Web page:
It was not long after dawn; brooding lilac storm-clouds had moved beyond Kenya’s far hills, an African fish eagle screamed glided above us, and the air was filled with the sound of honking wildebeest.
To my right,…

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For Journeys Magazine

I watched as a cigarette was passed around and men studied the undergrowth. I heard the song of a scarlet-chested sunbird break the silence. And I was there when, after hours of watching nothing, the bush rustled,… Read more

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On foot with the Innu Indians of northern Canada: an expedition across the frozen tundra of Labrador.… Read more

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For The Guardian

“In the stretch of coastland between Fowey and St Mawes on the Roseland Peninsula, I found liberating expanses of sky and sea, deep lanes, dark night skies and all the signs of life on the move…

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For Huffington Post

Image © Western Morning News
“I spent hours poking around in ponds and peering down earthy holes as a child,” says Clare Morpurgo, wife of the acclaimed children’s author, Michael. The wonder Clare derived from nature sparked…

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Hadza Hunter in Tanzania

For The Guardian 2011

A photo-gallery that shows the attributes of tribal peoples whose skills have been shaped by their natural environment.… Read more

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For Eve Magazine

“… Sail away from the safe harbour. Catch the trade winds in your sails. Explore,” said Mark Twain. I could already hear the clink of the halyards …… Read more

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For The Guardian

If you take the fast train north from London’s King’s Cross to Glasgow, the first stop is the city of Peterborough. It’s a frosty morning; London is wet and hibernating … I am on my way to… Read…

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For Guernica Magazine | 2011

Why the death of tribal languages matters. There are more than 7,000 languages spoken on Earth. By 2010, more than half may have disappeared.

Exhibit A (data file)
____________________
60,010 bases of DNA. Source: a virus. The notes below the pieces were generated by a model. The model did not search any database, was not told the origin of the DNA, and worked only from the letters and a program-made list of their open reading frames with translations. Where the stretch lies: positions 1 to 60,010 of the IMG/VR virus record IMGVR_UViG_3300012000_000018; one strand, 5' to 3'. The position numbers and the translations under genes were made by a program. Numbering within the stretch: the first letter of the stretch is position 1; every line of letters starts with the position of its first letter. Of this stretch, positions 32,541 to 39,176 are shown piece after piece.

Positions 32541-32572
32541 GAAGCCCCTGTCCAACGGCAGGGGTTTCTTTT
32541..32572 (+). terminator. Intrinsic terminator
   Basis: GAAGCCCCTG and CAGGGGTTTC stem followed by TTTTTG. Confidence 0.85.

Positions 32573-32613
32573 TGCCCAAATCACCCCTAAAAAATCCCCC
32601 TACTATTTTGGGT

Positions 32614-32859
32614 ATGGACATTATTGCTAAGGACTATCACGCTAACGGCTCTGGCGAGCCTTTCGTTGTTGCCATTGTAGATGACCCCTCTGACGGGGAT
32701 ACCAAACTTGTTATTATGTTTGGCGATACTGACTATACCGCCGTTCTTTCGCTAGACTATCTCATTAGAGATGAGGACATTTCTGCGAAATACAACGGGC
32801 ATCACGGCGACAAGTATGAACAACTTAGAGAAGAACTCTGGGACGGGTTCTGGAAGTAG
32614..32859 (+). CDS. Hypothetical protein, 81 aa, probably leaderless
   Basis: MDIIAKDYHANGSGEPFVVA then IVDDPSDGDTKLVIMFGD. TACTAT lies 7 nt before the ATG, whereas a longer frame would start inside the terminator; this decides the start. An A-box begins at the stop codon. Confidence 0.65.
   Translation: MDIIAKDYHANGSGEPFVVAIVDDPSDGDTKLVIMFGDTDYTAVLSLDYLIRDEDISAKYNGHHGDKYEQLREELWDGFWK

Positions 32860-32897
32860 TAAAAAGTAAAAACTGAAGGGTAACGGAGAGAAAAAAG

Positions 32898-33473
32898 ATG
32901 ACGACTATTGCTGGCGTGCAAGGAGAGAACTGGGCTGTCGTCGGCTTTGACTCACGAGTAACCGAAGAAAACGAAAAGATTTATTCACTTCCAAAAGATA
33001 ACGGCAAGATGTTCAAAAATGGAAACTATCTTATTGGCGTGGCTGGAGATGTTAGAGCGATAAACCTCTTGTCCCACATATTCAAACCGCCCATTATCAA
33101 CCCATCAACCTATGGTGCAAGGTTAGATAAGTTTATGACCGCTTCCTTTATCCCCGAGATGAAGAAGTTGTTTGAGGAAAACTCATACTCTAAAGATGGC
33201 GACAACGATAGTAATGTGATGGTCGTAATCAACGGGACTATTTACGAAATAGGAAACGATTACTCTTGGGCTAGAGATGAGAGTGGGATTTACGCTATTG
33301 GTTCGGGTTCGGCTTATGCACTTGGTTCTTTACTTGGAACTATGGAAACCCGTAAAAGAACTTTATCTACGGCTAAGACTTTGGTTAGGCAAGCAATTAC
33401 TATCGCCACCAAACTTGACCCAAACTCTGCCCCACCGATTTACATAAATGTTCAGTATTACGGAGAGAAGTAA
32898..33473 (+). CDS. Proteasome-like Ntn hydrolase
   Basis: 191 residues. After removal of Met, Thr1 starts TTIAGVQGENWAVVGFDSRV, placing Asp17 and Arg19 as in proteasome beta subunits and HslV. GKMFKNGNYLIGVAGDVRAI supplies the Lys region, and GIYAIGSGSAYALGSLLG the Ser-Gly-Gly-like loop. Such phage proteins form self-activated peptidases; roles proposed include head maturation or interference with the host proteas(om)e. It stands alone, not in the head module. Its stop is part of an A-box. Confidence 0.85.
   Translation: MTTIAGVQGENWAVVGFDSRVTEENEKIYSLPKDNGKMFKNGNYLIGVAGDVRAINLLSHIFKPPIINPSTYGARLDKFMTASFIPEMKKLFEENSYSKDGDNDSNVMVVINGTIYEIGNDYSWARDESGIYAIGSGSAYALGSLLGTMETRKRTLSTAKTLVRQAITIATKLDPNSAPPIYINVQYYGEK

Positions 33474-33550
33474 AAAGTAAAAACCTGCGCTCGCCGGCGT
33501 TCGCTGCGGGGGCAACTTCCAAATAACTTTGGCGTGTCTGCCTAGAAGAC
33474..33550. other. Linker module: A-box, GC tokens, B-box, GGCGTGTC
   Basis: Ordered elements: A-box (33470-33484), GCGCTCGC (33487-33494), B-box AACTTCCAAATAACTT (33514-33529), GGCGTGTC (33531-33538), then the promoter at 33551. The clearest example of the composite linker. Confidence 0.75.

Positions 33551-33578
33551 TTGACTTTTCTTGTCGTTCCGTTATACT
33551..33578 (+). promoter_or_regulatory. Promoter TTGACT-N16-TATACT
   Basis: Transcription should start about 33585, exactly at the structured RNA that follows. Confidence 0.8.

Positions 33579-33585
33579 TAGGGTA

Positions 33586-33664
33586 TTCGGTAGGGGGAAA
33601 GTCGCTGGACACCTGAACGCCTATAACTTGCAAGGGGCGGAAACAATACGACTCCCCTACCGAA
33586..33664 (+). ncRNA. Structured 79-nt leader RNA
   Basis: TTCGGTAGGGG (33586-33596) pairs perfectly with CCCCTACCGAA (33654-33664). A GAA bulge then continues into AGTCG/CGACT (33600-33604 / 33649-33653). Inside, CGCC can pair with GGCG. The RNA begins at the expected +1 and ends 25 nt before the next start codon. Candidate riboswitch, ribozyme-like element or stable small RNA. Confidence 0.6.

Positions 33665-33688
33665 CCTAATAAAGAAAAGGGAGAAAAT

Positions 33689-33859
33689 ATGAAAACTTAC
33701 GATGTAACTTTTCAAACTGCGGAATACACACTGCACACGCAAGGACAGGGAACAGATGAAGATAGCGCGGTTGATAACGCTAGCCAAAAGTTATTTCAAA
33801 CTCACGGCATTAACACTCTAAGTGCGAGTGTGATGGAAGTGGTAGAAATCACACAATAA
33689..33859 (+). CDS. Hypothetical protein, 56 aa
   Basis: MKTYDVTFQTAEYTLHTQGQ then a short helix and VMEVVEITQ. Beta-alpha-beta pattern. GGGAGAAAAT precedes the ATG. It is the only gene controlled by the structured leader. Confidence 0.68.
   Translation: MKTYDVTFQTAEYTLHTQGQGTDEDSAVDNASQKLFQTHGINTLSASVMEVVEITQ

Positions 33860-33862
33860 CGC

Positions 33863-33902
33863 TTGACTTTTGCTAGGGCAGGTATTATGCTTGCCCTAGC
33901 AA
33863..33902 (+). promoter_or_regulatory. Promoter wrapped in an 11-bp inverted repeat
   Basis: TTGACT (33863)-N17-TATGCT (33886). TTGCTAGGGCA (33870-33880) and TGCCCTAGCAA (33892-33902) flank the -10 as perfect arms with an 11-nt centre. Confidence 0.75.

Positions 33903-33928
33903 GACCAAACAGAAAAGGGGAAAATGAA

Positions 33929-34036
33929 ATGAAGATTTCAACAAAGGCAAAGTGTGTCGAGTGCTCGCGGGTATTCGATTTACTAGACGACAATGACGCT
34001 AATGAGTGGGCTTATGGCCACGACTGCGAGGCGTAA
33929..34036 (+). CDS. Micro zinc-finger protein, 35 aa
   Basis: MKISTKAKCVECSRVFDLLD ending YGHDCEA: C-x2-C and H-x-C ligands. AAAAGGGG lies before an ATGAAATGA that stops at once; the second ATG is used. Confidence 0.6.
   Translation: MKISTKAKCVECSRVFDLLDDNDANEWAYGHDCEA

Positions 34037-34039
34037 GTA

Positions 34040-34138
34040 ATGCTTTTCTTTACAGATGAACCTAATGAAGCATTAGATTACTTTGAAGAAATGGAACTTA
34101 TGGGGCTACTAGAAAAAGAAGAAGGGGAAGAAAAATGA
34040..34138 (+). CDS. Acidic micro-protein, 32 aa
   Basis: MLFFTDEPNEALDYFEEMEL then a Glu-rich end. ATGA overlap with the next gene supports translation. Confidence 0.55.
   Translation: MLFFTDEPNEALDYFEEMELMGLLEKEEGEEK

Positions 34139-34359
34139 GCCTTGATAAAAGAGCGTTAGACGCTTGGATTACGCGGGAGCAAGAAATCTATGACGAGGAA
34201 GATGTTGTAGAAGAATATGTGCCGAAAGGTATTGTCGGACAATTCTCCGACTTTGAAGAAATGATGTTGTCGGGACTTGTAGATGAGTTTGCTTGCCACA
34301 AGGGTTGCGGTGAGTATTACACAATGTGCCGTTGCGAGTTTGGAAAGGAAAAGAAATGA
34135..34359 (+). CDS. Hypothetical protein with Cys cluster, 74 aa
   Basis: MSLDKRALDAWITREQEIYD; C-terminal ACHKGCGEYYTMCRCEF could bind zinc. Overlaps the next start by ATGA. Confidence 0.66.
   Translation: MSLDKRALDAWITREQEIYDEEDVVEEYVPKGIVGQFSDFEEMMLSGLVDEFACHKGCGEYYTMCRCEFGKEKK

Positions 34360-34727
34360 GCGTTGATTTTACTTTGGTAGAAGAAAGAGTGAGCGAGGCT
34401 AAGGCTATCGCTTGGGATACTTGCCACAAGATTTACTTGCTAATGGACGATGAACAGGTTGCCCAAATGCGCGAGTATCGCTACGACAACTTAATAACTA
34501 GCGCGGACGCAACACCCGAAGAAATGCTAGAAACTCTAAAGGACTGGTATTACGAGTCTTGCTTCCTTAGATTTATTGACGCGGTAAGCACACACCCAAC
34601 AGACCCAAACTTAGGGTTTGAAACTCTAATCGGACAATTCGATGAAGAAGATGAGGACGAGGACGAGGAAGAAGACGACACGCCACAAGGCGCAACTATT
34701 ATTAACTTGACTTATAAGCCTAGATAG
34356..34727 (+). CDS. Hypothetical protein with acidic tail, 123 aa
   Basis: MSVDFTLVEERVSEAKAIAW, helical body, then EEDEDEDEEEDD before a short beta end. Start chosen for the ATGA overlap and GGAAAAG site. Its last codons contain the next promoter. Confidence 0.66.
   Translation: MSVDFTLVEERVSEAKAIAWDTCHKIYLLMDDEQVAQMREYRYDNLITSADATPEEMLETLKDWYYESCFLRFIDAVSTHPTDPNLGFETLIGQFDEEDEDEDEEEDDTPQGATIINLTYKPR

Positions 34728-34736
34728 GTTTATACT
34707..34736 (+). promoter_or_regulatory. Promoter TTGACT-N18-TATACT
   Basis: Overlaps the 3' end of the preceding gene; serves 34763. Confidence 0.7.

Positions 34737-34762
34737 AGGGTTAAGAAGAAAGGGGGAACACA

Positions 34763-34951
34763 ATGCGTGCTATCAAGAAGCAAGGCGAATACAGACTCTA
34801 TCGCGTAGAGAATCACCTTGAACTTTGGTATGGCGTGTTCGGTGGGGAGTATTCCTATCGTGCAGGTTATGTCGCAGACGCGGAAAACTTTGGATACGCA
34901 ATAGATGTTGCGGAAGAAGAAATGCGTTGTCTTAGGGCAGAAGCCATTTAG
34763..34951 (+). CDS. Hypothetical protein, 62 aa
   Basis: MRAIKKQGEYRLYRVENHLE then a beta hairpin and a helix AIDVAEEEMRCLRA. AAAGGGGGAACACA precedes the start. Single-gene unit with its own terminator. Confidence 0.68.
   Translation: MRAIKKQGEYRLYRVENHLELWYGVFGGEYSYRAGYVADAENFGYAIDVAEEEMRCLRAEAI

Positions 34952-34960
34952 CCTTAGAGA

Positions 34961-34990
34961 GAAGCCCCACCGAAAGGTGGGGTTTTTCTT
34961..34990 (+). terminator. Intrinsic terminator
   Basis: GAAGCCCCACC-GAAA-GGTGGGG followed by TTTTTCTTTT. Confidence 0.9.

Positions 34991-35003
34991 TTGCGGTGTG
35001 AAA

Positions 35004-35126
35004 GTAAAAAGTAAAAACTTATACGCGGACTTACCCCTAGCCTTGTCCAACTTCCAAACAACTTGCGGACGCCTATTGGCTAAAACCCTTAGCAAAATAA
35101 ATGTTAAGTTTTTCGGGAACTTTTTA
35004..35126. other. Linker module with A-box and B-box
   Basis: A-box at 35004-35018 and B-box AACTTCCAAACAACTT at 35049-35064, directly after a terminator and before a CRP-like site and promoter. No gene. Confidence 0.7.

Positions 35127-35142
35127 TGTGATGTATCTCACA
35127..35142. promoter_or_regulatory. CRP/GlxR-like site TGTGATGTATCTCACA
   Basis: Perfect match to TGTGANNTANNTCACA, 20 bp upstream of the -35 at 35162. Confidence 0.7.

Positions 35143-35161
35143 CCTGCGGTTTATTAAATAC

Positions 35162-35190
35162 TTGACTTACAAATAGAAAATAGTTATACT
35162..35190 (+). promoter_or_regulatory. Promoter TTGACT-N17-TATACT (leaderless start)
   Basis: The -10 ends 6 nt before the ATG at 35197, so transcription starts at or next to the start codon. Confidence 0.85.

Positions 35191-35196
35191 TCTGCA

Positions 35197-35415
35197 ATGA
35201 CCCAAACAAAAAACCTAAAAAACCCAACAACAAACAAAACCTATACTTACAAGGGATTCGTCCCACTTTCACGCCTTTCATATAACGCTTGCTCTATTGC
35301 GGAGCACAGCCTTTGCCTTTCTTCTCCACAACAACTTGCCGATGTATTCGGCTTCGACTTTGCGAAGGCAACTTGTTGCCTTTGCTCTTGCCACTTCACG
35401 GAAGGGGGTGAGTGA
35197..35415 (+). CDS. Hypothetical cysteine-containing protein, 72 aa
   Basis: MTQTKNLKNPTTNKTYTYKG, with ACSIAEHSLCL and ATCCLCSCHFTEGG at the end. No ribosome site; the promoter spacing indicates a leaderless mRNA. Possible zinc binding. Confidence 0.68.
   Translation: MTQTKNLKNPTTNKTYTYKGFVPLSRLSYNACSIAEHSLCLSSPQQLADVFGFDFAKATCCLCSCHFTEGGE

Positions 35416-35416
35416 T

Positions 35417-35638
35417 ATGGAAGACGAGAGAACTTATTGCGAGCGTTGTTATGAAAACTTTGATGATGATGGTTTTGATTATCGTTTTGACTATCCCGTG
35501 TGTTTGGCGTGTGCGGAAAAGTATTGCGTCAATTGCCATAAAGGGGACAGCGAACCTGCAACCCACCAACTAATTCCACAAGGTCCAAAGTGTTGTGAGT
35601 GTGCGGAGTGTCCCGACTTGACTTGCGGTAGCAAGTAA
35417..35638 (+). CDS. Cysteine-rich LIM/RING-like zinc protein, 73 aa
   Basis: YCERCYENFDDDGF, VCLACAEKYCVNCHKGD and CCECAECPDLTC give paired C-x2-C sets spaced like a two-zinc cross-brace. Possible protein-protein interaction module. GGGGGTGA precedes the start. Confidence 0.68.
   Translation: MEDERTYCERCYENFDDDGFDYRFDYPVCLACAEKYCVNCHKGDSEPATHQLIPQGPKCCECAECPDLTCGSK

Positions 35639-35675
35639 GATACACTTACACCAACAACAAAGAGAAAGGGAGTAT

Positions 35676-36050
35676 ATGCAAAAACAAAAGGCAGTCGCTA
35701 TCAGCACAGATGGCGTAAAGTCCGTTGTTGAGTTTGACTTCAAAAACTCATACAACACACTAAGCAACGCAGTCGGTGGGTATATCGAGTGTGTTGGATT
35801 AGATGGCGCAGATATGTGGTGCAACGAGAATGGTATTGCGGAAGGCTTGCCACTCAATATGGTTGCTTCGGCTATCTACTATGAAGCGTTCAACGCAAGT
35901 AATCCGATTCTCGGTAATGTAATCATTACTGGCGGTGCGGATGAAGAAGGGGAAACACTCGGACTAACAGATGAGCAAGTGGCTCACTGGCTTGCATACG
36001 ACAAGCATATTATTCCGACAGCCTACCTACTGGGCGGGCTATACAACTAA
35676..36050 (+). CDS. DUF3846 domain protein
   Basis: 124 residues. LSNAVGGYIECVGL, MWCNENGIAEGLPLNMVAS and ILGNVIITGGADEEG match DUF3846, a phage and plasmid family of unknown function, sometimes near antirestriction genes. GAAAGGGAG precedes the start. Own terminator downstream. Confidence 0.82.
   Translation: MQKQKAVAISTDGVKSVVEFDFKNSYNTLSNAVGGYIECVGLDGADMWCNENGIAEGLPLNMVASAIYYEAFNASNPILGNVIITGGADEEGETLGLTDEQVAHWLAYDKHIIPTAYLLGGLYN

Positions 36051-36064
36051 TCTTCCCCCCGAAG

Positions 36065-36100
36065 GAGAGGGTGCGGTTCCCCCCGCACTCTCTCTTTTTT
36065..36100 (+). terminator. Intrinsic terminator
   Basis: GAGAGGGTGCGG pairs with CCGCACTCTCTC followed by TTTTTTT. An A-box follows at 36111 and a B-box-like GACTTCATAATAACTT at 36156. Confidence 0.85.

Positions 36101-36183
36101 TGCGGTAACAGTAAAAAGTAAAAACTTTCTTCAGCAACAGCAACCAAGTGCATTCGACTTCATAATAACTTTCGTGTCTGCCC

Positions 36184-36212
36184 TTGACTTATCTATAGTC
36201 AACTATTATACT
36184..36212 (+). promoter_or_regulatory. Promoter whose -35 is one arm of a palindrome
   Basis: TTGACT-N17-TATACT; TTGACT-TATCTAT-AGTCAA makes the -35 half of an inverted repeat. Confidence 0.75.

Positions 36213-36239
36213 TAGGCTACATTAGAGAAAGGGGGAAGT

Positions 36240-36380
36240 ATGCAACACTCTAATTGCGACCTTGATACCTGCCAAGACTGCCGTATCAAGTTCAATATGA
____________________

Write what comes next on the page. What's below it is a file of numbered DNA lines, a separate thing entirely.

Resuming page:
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For The Guardian Travel

Markets, restaurants, food festivals: in cities throughout the UK there’s a new counter culture that makes for a great foodie break.… Read more

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For SlowFood Magazine | 2011

Across the Arctic tundra, caribou walk towards their traditional calving grounds.… Read more

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I conceived and managed Survival’s first international photographic competition. …… Read more

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The Independent | 2012

The story of the hunter-gatherer Awa tribe of north-east Brazil.… Read more

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For The Telegraph

In 2014, Survival International held its first photographic competition to mark the charity’s 45th anniversary.… Read more

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For The Guardian

The charity Survival International has launched a photographic competition to raise awareness of tribal peoples as they try to defend their lives, lands and lifestyles.… Read more

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The Bushmen are the indigenous peoples of southern Africa. Largely hunter-gatherers, they have lived in the region for 70,000 years, or more.
Today’s Bushman tribes are genetically closer to the ancestors of all of us than anyone else; yet… Read more

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For Life Force Magazine | 2013